While You Slept, The US Government Created ‘Internal Passports’

The New TSA Real ID deadline is less than one year away

The deadline of yet another, and perhaps the most insidious, element of the post-9/11 initiatives (a partial list of which includes the establishment of the Transportation Security Agency, the Department of Homeland Security, and a never-ending international war against a nebulously-defined, noncorporeal enemy, “terror”) is less than one year from coming to fruition.

Beginning no later than October 1, 2020, citizens of all US states and territories will be required to have a Real ID compliant card or US passport to board a commercial plane or enter a Federal government facility.

Pundits citing the inevitability of what amounts to a national ID card have, regrettably, been vindicated.

To be sure, some states have resisted, but dependence upon Federal aid and other programs administered from Washington D.C. makes their ultimate surrender and compliance inevitable. 

Looking back, Social Security Numbers and the cards bearing them broke ground for the path to a national identification system — thank you, Franklin Delano Roosevelt. For decades there have been pointed reminders that the cards were intended to be account numbers and not integrated into a government registry of American citizens.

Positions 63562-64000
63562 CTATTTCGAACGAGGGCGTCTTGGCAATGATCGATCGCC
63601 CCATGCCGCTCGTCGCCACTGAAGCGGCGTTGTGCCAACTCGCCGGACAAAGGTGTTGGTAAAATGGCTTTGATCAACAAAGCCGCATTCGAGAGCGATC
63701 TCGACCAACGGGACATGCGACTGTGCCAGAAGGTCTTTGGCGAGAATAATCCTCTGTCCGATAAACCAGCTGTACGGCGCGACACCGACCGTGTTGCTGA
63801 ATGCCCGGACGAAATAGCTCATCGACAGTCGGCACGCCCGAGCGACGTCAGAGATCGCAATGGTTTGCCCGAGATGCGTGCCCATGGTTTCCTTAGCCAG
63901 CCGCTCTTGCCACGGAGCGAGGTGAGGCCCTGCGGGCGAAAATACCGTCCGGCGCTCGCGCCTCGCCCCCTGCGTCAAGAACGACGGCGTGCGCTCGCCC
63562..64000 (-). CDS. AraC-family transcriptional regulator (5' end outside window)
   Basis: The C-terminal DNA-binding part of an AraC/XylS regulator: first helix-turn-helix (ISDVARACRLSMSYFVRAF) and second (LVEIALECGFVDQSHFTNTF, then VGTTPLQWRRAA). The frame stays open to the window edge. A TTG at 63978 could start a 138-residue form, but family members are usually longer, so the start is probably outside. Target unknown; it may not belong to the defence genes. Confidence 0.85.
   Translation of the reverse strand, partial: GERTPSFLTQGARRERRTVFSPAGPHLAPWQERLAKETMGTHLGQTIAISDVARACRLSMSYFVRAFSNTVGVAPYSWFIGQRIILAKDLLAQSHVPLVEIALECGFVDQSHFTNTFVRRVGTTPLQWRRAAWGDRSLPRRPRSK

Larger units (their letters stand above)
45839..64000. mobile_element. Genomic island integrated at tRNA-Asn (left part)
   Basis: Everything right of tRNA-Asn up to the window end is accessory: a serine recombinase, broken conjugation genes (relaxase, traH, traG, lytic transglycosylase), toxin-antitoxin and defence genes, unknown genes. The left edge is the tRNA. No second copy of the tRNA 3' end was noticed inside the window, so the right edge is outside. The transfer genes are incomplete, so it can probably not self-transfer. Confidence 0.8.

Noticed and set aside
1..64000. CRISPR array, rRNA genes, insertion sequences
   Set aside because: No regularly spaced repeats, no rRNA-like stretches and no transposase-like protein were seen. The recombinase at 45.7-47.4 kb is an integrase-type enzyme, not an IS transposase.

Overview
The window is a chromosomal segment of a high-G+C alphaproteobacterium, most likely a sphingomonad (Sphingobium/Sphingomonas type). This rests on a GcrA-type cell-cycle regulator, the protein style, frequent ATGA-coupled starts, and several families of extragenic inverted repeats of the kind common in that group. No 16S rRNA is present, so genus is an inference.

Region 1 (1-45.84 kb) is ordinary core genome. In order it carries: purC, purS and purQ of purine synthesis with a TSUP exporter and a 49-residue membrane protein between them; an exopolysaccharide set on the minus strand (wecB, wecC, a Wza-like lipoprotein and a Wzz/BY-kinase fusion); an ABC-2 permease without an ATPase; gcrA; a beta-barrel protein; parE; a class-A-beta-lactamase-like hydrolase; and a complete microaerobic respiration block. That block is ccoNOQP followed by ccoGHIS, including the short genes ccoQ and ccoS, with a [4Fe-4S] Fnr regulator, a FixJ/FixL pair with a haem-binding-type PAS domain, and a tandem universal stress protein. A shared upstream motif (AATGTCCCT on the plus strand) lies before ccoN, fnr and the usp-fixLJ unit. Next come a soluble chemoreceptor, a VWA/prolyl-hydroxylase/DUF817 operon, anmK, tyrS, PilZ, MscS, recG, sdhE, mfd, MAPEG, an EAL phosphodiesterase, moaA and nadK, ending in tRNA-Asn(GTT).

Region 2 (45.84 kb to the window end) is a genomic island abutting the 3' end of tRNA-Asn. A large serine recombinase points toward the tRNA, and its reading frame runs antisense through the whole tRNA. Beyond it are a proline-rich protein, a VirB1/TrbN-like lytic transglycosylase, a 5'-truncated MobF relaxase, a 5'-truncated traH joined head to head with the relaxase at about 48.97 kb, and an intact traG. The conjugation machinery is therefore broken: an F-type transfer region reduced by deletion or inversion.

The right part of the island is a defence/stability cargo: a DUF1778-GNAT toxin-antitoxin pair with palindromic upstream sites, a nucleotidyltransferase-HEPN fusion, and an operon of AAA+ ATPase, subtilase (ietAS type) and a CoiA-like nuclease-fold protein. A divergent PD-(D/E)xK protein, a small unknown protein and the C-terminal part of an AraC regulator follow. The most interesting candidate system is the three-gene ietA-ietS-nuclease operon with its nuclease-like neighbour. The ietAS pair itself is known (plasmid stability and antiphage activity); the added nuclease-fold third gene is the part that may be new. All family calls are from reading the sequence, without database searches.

Repeated efforts, starting in the 1970s, to forge identifiers from the Social Security system have been rebuffed: in 1971, 1973, and 1976. The Reagan Administration indicated its “explicit oppos[tion]” to a national identification system. Both the Clinton healthcare reform plan (1993) and a provision of the Illegal Immigration Reform and Immigrant Responsibility Act of 1996 requiring Social Security Numbers on driver’s licenses were rejected (the latter in 1999) to some extent upon the basis of tacitly constituting national identifiers for Americans.

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